There's no real basis for that opinion, since AA's and CRNA's are paid the same in the practices they work in now. The only limitation is independent practice, but 2/3 of CRNA's work in ACT practices now, so what affects them will affect us and vice versa.
 

mike hammer

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The basis for this opinion is based on the supervision ratio, AA's must be directed or supervised at 2-1 and 4-1 ratios, unlike CRNA's you can have 6-1 or 8-1 if you want for supervision, this can mean a lot as reimbursements drop, you really do not think that anesthesiologists are going to cut their own salaries before yours, do you.
 

Taurus

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Bottom line is that AA's have very strong support from anesthesiologists. We can't get enough of them. It is inevitable that more AA programs will open and more states will license them. The msot recent AA program is a CWRU satellite program in Houston, TX.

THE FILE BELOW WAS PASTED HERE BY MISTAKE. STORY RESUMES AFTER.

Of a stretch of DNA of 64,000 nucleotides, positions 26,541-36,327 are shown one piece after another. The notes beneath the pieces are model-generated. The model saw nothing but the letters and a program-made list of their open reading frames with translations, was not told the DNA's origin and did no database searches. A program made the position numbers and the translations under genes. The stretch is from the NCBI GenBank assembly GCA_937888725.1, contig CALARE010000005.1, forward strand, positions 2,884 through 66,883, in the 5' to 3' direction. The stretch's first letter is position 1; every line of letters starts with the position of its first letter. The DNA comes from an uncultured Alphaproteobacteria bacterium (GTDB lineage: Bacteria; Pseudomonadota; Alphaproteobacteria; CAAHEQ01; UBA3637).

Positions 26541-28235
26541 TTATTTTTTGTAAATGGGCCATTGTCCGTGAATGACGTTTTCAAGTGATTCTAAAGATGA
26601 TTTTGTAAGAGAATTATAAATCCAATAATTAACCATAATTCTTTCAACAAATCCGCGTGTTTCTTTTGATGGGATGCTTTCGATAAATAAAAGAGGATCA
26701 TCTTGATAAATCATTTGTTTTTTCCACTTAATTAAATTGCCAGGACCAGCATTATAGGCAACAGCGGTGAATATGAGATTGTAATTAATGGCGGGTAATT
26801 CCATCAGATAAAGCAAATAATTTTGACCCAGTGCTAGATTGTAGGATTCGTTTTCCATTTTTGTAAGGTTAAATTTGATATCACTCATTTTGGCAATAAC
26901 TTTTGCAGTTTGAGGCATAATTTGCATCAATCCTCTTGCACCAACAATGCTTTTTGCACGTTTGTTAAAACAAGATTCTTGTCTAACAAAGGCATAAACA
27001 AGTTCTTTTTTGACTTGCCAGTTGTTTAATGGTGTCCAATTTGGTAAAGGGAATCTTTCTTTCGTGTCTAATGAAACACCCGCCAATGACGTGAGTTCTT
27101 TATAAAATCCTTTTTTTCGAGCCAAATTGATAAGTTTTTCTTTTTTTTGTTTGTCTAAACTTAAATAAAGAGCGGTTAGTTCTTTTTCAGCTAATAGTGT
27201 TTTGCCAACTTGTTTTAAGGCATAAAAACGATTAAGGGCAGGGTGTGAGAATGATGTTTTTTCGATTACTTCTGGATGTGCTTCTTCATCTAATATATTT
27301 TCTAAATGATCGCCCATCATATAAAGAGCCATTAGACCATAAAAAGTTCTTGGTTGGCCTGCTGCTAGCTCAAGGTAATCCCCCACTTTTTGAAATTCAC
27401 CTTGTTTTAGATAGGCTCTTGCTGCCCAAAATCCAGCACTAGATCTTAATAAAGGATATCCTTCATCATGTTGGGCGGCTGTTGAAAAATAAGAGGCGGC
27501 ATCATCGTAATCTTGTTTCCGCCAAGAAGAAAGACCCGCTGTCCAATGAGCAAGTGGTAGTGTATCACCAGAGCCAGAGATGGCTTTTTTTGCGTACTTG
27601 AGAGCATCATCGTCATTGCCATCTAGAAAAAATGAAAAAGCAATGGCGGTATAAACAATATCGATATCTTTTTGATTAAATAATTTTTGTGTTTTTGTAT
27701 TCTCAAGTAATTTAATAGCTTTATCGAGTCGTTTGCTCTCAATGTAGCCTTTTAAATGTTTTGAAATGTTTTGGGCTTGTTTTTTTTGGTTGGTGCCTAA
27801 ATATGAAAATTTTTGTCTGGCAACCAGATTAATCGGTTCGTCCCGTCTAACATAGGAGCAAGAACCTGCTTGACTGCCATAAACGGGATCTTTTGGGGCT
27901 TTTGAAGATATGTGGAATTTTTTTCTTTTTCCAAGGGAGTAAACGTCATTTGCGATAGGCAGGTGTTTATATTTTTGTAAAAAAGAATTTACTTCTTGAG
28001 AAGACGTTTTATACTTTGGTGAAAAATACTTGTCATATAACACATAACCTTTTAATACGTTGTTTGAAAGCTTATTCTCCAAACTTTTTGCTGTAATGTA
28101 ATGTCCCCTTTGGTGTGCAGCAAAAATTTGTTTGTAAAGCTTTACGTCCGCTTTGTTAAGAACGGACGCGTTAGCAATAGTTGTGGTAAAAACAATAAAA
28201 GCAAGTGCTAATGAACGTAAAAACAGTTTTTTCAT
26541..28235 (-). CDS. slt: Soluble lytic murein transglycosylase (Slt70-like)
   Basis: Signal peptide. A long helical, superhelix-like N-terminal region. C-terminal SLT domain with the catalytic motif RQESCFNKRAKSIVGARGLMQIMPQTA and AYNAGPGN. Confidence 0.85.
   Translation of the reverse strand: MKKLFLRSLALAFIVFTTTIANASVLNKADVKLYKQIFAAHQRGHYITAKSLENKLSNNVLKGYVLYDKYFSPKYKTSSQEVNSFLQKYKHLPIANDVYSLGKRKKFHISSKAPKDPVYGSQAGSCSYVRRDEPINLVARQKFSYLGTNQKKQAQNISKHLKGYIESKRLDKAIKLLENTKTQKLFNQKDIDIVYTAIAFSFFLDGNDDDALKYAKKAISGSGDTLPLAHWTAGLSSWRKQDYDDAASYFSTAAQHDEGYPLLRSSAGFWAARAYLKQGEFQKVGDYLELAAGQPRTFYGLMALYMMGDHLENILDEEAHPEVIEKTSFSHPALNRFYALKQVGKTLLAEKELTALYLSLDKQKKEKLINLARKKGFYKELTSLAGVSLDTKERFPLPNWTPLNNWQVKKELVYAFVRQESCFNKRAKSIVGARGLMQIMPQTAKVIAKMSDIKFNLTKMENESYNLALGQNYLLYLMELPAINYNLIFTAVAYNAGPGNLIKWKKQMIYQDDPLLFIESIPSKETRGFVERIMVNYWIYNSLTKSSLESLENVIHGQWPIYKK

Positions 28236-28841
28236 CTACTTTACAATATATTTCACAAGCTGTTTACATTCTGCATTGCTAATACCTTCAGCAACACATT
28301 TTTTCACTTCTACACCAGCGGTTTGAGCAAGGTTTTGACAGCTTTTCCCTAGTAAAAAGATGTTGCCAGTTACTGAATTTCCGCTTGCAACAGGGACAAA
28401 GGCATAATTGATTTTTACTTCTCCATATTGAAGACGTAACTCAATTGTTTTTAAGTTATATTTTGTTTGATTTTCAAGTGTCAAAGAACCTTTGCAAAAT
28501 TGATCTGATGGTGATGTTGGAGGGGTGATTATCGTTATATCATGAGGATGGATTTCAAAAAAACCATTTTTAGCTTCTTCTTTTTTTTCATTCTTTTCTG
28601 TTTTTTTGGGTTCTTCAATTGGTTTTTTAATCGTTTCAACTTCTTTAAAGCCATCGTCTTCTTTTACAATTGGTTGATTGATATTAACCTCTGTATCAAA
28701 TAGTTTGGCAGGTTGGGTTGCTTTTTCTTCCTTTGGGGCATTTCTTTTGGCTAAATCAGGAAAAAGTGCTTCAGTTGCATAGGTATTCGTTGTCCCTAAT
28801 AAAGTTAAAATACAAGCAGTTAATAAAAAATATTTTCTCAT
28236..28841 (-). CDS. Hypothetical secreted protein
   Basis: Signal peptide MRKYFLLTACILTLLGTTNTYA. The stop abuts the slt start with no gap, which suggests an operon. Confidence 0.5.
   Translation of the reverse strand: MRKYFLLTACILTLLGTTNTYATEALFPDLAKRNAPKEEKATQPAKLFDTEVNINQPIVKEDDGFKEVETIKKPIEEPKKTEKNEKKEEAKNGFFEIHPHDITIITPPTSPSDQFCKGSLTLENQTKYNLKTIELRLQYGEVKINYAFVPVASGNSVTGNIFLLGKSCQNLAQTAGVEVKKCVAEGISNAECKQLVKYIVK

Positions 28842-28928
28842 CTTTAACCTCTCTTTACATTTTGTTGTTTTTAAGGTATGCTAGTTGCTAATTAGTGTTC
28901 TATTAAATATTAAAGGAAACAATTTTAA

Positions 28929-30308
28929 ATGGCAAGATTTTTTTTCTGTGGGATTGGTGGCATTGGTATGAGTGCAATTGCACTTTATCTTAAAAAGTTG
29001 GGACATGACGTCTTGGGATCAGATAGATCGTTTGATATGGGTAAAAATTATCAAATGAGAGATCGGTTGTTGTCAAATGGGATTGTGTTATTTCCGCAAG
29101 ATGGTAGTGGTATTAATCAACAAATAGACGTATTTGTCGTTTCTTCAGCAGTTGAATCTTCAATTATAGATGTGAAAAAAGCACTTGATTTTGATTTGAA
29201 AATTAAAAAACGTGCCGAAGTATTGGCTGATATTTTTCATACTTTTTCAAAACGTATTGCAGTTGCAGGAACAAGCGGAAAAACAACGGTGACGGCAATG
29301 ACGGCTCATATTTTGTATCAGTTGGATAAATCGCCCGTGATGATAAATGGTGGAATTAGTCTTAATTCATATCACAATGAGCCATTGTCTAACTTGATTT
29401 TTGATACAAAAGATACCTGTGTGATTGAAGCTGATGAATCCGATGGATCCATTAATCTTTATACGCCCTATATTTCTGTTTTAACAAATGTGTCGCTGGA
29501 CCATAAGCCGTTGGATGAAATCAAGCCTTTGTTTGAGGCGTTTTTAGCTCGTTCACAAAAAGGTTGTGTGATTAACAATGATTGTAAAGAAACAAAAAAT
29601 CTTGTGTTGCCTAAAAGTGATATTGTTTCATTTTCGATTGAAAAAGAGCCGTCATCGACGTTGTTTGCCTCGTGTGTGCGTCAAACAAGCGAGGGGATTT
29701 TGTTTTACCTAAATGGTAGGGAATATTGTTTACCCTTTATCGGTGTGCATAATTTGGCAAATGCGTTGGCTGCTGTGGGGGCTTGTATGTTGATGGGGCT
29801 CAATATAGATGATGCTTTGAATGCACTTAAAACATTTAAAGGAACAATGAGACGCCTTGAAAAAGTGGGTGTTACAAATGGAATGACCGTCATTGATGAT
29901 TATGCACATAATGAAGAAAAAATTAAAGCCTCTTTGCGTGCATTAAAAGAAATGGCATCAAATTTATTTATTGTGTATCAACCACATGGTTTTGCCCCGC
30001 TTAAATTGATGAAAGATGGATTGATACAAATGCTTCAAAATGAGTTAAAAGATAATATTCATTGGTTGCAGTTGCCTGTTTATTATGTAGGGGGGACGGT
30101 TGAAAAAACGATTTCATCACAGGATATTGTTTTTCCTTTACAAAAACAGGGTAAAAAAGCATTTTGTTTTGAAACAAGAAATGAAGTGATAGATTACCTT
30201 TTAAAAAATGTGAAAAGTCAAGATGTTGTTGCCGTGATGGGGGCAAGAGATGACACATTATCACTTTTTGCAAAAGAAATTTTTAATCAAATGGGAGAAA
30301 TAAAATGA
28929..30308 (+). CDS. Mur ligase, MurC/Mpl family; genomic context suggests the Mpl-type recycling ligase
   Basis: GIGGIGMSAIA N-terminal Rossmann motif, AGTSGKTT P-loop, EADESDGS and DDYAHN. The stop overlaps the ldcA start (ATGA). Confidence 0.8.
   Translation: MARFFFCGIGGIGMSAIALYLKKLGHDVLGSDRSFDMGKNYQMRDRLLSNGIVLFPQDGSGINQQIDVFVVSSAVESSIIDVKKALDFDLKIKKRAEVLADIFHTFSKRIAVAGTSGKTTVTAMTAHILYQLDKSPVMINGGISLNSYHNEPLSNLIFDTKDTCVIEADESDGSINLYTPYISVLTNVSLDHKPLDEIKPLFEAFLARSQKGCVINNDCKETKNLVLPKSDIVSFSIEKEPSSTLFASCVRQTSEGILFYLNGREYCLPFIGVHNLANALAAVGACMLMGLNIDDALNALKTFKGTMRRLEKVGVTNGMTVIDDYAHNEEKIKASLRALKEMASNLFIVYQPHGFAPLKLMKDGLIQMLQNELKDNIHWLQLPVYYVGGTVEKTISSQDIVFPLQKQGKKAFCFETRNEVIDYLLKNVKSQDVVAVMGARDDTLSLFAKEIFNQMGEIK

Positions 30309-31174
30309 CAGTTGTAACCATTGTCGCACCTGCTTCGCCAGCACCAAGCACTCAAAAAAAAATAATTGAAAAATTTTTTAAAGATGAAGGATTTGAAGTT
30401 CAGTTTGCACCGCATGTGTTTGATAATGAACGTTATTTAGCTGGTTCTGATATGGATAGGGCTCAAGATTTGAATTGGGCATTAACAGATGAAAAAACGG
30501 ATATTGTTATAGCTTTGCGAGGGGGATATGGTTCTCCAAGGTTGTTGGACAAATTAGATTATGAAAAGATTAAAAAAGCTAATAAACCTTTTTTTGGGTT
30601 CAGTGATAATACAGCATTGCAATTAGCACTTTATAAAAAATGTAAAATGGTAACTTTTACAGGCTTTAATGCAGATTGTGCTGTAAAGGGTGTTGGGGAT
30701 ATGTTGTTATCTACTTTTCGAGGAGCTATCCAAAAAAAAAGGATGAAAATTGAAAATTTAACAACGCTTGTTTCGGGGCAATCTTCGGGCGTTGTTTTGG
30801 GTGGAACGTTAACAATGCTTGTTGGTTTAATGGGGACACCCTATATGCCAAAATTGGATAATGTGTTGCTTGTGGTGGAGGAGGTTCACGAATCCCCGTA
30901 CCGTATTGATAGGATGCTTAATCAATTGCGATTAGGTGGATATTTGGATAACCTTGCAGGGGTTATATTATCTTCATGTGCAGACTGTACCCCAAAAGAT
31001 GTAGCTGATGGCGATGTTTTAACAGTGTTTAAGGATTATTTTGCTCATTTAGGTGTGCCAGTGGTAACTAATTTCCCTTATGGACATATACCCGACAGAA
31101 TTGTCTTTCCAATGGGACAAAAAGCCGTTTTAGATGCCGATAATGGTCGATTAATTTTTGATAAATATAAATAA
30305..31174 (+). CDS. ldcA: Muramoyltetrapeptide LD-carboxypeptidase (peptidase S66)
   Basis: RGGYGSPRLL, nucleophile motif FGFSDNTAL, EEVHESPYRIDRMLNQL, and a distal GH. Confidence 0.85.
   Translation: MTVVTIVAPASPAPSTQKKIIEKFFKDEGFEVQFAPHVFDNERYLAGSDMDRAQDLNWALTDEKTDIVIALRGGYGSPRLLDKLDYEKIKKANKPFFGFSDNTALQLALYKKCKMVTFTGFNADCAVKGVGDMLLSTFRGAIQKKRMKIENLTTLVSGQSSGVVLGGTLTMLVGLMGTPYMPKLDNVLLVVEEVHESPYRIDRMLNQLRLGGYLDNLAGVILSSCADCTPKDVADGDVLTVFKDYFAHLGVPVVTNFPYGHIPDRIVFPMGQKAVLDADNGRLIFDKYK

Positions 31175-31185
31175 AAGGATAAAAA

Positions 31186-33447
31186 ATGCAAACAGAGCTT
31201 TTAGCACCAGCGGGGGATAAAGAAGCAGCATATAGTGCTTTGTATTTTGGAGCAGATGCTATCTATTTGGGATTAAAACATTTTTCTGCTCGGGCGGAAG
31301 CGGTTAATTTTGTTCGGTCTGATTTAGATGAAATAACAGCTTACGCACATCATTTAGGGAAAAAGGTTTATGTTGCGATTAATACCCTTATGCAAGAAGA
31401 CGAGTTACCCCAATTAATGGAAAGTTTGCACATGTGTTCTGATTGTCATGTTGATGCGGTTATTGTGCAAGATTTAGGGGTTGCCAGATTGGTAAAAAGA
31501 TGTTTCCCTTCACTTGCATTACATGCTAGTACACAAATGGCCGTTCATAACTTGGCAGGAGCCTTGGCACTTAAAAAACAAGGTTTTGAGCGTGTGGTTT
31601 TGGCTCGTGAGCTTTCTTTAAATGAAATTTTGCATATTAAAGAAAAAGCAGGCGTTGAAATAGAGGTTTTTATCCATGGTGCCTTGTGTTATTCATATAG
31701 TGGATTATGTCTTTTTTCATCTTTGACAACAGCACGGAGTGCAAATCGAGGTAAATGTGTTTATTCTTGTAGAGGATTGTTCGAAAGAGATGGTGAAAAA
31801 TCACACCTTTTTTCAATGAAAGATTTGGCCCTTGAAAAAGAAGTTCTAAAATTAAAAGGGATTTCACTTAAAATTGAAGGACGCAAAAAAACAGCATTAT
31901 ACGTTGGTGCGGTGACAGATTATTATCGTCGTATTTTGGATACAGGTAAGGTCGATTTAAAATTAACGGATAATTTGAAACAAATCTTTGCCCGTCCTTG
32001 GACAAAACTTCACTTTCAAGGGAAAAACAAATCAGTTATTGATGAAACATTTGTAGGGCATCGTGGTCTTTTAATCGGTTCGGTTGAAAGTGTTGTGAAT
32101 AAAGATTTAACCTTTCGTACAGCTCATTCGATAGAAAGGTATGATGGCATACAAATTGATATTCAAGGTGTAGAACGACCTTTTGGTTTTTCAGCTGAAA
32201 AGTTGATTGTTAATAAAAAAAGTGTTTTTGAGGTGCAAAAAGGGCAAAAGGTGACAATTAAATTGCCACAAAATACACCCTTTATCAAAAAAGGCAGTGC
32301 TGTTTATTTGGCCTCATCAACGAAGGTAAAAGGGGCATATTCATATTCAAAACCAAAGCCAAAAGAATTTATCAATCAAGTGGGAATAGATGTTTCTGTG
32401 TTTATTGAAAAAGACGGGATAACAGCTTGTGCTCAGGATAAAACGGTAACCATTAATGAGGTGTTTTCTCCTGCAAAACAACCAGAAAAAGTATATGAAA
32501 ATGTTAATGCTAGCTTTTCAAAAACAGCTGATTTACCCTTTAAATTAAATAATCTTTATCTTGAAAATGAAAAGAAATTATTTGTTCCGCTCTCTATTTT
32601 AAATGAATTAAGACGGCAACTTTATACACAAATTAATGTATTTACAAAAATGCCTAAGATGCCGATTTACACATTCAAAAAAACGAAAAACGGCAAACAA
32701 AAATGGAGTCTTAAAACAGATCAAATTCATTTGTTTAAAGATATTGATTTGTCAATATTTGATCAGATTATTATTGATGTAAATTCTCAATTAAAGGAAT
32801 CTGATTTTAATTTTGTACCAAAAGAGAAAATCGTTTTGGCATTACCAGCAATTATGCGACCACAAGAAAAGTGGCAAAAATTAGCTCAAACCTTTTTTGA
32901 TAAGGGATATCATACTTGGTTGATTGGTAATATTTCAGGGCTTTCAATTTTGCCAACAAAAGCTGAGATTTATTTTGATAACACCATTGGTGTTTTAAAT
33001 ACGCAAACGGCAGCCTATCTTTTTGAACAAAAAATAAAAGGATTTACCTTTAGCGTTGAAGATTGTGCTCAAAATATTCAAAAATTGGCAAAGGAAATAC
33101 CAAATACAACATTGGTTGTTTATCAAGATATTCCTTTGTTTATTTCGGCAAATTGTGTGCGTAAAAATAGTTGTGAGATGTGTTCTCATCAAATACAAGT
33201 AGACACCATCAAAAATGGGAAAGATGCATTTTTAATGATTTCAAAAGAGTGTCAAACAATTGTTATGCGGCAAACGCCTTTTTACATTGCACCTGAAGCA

http://www.anesthesiaprogram.com/default.htm

The AA workforce will grow percentage-wise much faster than CRNA's or anesthesiologists. There will be tens of thousands of AA's in a matter of decades.

If CRNA's don't want to practice with anesthesiologists, then let them fight among themselves for the few non-anesthesioligist gigs out there. That only depresses their own earning potential. What the CRNA's are afraid of are AA's displacing them from ACT practices where more than 80% of all CRNA's work under anesthesiologist supervision. That's what it comes down to.
 
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mike hammer

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I am so happy you can see "decades" down the road. In decades anesthesia practice will be nothing like it is now and so the staffing patterns will be different. Not sure there will be a need for "tens of thousands of AA's", or CRNA's or anesthesiologists.